The primary recovery of a medium-heavy oil reservoir with a strong bottom aquifer is generally poor. The introduction of horizontal wells that are drilled at the top of the oil column has improved the oil recovery. However, even horizontal wells suffer from fast water breakthrough that leads to oil production at a high water cut. Given the low primary recoveries, such fields are attractive EOR targets.
In situ combustion (ISC) is a displacement process generally applied to medium-heavy oil reservoirs in order to increase oil production by reducing the oil viscosity. In thick reservoirs (thicker than 10 meters), oil recovery could be severely challenged by gravity override of the injected gasses. In reservoirs without active aquifers, a significant part of the incremental oil is produced by gravity drainage after breakthrough.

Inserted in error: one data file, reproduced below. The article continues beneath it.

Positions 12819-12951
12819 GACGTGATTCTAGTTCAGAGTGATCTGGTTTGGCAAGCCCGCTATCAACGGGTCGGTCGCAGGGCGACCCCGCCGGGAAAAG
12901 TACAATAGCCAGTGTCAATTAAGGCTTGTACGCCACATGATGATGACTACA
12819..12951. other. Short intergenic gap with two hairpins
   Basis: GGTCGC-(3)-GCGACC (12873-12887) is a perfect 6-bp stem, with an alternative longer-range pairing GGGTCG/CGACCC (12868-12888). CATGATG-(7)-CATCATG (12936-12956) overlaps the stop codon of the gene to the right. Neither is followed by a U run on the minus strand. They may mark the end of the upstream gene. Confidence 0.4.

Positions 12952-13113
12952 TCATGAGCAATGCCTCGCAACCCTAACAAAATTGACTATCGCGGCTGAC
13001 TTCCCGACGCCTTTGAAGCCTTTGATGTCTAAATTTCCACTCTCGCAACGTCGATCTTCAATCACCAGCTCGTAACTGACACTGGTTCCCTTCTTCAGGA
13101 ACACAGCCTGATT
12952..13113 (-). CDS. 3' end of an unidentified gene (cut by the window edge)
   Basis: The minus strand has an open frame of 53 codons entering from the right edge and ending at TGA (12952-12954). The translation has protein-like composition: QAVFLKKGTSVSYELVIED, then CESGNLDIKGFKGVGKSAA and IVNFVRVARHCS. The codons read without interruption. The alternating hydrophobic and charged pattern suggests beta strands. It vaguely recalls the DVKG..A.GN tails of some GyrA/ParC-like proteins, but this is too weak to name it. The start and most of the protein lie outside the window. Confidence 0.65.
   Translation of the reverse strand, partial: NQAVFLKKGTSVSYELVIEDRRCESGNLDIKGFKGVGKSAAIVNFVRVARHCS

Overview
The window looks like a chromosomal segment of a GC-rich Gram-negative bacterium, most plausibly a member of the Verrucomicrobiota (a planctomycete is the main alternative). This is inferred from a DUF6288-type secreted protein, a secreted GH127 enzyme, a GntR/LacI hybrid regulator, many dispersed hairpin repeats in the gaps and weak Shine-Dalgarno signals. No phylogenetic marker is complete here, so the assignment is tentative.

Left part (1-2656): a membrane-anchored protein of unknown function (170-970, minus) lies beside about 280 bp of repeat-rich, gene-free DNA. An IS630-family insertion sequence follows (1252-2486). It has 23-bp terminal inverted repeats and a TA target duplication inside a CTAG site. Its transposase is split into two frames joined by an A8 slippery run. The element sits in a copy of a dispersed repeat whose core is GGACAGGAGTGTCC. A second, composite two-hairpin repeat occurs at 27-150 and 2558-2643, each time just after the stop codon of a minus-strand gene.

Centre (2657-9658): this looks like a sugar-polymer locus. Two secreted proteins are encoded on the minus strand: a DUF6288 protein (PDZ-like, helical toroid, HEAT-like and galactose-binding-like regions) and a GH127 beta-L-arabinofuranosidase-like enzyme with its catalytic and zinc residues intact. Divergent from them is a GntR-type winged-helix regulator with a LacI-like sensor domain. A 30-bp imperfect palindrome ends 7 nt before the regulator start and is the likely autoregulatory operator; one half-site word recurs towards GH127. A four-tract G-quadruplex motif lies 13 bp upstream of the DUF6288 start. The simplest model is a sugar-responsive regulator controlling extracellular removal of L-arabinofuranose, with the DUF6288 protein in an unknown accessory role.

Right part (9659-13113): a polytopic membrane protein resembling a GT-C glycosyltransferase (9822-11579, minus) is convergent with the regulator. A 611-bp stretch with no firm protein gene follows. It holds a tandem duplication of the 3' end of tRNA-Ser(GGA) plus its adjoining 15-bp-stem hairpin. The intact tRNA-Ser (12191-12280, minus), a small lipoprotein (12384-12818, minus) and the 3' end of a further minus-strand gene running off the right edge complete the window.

We propose an ISC strategy where an infill producer is drilled close to the oil-water contact so that a significant amount of heat can be rapidly deployed in the middle and upper sections of the reservoir. Subsequently, the aquifer is used to sweep the warm oil through the heated zone towards the producers. The ISC process is compared with steam injection that also employs an additional infill producer. ISC and steam injection are used to deploy heat in the reservoir.
Numerical simulations show that the oil is produced at much lower water cut compared to the cold case (50-60 % versus 95%). Simulated oil recoveries increase significantly for both ISC and steam injection. A detailed comparison of these two processes is presented in this paper.